Fig. 2 suggests that Type A2a began to emerge around the ninth or tenth week since the outbreak started and currently accounts for over half of all genomic sequences across the world. The unique mutation that is seen in Type A2a is obviously endowing the virus with a selective functional advantage over the other types, Type O in particular. The authors have argued that the increasing frequency of this evolved type in different parts of the world is an indication of positive selection pressure at work enabling the virus to establish itself in the human population across the world.
Before we discuss what this selective advantage is, and its enabling mutation, it is instructive to look at what is currently known about the evolutionary history of the SARS-CoV-2 virus itself and also talk about its early evolution revealed by data from the earlier phases of the pandemic as reported in scientific literature and the media.
Binding to ACE2 receptor
Structural and biochemical analyses have now clearly established that the SARS-CoV-2 virus is able to infect humans by gaining entry into human cells by its binding to the receptor ACE2, which is expressed in many types of human cells. The part of the virus that enables it with this critical function is the Spike (S) protein—the protrusions on the virus envelope that give the virus the prefix “corona”. The S protein has two sub-regions S1 and S2. While S1 contains the receptor binding domain (RBD) and enables the virus to attach itself to the target human cell, S2 is responsible for the later stage action—that of fusion of the viral membrane with the human cell and release of viral RNA into the cell, which, in turn, forces the cell machinery to make copies of the virus and disseminate.
For this to happen efficiently, the two conjoined sub-regions need to be split at the S1/S2 boundary for S2 to initiate fusion and efficient viral replication within the cell after S1 facilitates virus-cell binding. The emergence of an appropriate cleavage site at the S1/S2 boundary through evolution allows this new virus to exploit human cell enzymes such as furin and TMPRSS2 to perform this cleavage. This results in rapid proliferation and spread of the virus to different organs, particularly the lungs, causing the defining atypical pneumonia in COVID-19 positive individuals.
In a March 17 publication in Nature Medicine, a team of scientists from the U.S., the United Kingdom and Australia, led by Kristian Andersen of Scripps Research Institute, presented a reasonably convincing argument about the origin of the virus and its early evolution from the then available genome sequence data. According to their analysis, while SARS-CoV-2 has high affinity to the ACE2 receptor in humans, ferrets, cats and other species, a comparison of its RBD with SARS-CoV-1 (and other related beta coronaviruses) shows that in SARS-CoV-2, of the six amino acids in the RBD that are known to be critical for binding to ACE2, five had got mutated or changed to other amino acids. As a result, they said, though its affinity to ACE2 is high, it is not predicted to be ideal and optimal.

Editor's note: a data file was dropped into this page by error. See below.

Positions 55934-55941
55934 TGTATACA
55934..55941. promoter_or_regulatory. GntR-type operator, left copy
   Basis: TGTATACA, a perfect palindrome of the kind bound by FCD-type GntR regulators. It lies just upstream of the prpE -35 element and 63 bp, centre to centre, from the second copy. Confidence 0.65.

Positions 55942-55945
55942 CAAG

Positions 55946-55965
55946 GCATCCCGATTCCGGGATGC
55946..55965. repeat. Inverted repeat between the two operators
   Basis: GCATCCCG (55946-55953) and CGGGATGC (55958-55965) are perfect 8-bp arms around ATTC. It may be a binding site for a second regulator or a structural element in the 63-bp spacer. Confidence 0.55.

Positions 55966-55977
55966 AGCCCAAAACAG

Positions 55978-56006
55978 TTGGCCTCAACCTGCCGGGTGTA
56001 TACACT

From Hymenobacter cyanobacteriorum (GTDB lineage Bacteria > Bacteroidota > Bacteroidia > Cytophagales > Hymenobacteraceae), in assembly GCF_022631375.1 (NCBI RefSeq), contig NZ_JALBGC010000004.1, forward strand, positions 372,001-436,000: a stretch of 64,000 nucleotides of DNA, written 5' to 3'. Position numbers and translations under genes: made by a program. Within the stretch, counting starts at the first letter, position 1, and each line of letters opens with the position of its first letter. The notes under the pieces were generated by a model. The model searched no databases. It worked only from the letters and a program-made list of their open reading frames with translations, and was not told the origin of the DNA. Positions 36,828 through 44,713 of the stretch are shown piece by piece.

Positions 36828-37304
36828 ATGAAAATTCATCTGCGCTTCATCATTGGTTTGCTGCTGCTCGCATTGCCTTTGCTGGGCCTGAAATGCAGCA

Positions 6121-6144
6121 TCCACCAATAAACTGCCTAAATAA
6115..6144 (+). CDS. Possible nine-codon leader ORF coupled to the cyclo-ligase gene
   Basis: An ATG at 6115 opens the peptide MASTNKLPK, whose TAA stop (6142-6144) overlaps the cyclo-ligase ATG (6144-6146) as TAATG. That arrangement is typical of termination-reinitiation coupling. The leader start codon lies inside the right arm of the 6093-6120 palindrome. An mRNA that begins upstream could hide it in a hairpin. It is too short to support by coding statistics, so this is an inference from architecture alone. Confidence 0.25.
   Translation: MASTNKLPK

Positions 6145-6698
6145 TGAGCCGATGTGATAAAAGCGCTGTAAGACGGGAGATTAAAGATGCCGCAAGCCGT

On the basis of this, they argued that the evolution of the critical S1/S2 cleavage site, which enables enhanced binding to the cell and virus-cell fusion, is a result of mutation and natural selection. This may have occurred either in humans through multiple chains of silent human-to-human transmission sometime before it was poised for the outbreak in December 2019 or in some intermediary animal host (having originated in bats) with human-like ACE2 receptor before making the jump to humans.
This cleavage site is unique to SARS-CoV-2 and is not present in the other beta coronaviruses of the same lineage, including SARS-CoV-1 (which caused the major SARS outbreak in 2002-03), and this, it was felt, could be key to its high infectivity and rapid transmission. This, they said, was similar to the emergence of a cleavage site in the hemagglutinin (HA) protein of the highly pathogenic strain of avian influenza virus following repeated passage among chickens. The specific features of the RBD and the S1/S2 cleavage site, including amino acid structure at the cleavage site, were shared by all SARS-Cov-2 genomes available until then, which pointed to a common ancestor virus, the paper said.
A March 25 report in The Washington Post quoted Peter Thielen of Johns Hopkins University, a molecular geneticist involved in SARS-CoV-2 research, as saying: “There are only about 10 genetic differences between the strains that have infected people in the United States and the original virus that spread in Wuhan…. That’s a relatively small number of mutations for having passed through a large number of people. At this point, the mutation rate of the virus would suggest that the vaccine developed for SARS-CoV-2 would be a single vaccine, rather than a new vaccine every year like the flu vaccine.”
This view that the virus had not mutated to any significant extent, and was relatively stable up to that point in time, was reiterated by Stanley Perlman of the University of Iowa and Benjamin Neuman of Texas A&M University in the Post article. “If it’s still around in a year,” Neuman had said, “by that point we might have some diversity.”